So, it is indeed possible to make a counter-coordination contract to defeat the first contract. However, this does result in a bidding war, and so the wrong answer is going to win if the attacker overpowers the combined weight of altruists (note that that's specifically the weight of _altruists_, or rather in my lingo altruists-prime, not just the combined weight of people who have _any_ incentive to see their preferred outcome win, due to the public goods problem). But an algorithm that works only if the attacker has less economic weight than altruists-prime is a low bar; even naive PoS beats it.
> VTC-holders have a direct incentive to protect the value of the VTC they purchased by assurance-contracting these counter-contracts into existence.
Ah, so that's why we'll have different views on this. My position is that assurance contracts don't work
Now, there is another kind of counter-coordination that Vlad Zamfir figured out that does work. Essentially, first of all, instead of the naive Schellingcoin mechanism where winners get P and losers get 0, we add the anti-coordination game to at least the extent at which the mechanism always has an equal total revenue, ie. if there are k winners, winners get NP/k and losers get 0. Then, set up the contract C such that:
(i) to join C you need to put down a security deposit
(ii) after you join C, you need to provably vote with a 60% chance of Obama and a 40% chance of McCain (ie. use some common entropy to decide your vote with that probability distribution, eg. vote Obama iff sha3(block hash) % 10 < 6)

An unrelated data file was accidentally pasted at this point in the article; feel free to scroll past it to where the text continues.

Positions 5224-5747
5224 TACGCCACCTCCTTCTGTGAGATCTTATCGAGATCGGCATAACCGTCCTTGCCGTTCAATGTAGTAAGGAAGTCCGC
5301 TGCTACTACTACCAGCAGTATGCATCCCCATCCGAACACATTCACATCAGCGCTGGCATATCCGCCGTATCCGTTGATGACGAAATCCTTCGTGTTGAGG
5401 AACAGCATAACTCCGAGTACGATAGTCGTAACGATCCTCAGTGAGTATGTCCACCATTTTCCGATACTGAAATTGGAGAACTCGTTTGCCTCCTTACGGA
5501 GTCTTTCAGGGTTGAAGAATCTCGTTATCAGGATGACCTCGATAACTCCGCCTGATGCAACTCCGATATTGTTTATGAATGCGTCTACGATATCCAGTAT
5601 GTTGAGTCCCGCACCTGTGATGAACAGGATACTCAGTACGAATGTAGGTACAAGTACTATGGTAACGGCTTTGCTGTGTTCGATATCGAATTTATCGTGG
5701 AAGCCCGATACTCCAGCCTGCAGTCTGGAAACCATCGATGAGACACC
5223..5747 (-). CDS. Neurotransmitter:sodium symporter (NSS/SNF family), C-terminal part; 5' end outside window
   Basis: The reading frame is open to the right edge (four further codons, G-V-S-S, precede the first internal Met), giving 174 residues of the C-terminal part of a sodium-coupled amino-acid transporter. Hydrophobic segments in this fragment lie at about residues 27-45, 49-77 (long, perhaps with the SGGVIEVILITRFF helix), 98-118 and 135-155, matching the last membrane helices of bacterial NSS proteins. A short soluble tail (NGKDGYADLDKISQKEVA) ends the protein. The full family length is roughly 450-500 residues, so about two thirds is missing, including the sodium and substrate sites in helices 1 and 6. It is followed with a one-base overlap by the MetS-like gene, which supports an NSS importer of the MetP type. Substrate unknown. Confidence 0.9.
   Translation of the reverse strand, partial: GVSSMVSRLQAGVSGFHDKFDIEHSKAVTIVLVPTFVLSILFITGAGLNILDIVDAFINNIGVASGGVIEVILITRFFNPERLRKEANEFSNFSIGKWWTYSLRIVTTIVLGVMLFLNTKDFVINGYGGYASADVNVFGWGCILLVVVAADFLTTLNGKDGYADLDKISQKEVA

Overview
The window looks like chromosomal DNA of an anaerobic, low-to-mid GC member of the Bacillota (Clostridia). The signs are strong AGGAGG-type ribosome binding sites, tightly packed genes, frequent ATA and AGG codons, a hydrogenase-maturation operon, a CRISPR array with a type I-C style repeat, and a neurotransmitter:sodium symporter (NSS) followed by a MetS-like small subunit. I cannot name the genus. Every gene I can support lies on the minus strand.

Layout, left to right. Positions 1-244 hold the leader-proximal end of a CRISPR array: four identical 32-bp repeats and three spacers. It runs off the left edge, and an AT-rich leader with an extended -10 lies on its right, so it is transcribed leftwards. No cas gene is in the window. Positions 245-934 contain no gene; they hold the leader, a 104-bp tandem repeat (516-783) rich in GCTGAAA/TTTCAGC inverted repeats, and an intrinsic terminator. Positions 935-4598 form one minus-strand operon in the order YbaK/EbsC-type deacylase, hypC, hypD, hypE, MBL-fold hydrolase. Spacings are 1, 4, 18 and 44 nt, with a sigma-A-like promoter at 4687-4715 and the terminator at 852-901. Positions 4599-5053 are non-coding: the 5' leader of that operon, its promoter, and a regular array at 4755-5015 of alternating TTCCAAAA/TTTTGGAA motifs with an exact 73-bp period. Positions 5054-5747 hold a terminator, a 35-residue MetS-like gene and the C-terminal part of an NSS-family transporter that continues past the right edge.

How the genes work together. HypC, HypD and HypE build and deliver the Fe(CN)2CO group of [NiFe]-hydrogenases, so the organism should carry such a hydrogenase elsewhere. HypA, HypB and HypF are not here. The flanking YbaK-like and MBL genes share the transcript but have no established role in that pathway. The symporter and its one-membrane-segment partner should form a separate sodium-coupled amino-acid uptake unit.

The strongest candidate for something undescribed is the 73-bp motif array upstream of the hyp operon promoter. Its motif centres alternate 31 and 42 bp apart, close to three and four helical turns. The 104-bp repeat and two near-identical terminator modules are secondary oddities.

(iii) after you join C and get your reward if you vote Obama, you need to equally redistribute the reward that you get, as well as any bribes that you receive, among all participants in C
(iv) if you violate (ii) or (iii) you lose the deposit
The expected collective payoff, assuming everyone joins C, is going to be P * N + (P + ϵ) * N * 0.4 ~= P * N * 1.4. The incentive to join C is that you receive an expected payoff of 1.4 * P instead of P. Once you join, the security deposit bounds you to participate. The key trick here is that the contract allows the participants to provably share the rewards and collect the maximum possible benefit from the entire combined game. The mechanism doesn't inherit the problems of assurance contracts for public goods because you have the ability to exclude non-participants from sharing in the collective gain (namely, the attacker's attempted bribe).
Essentially, this is basically a way of using a version of my decentralized coordination contract from https://www.youtube.com/watch?v=S47iWiKKvLA&feature=youtu.be
(52:27) against Andrew Miller's centralized coordination contract.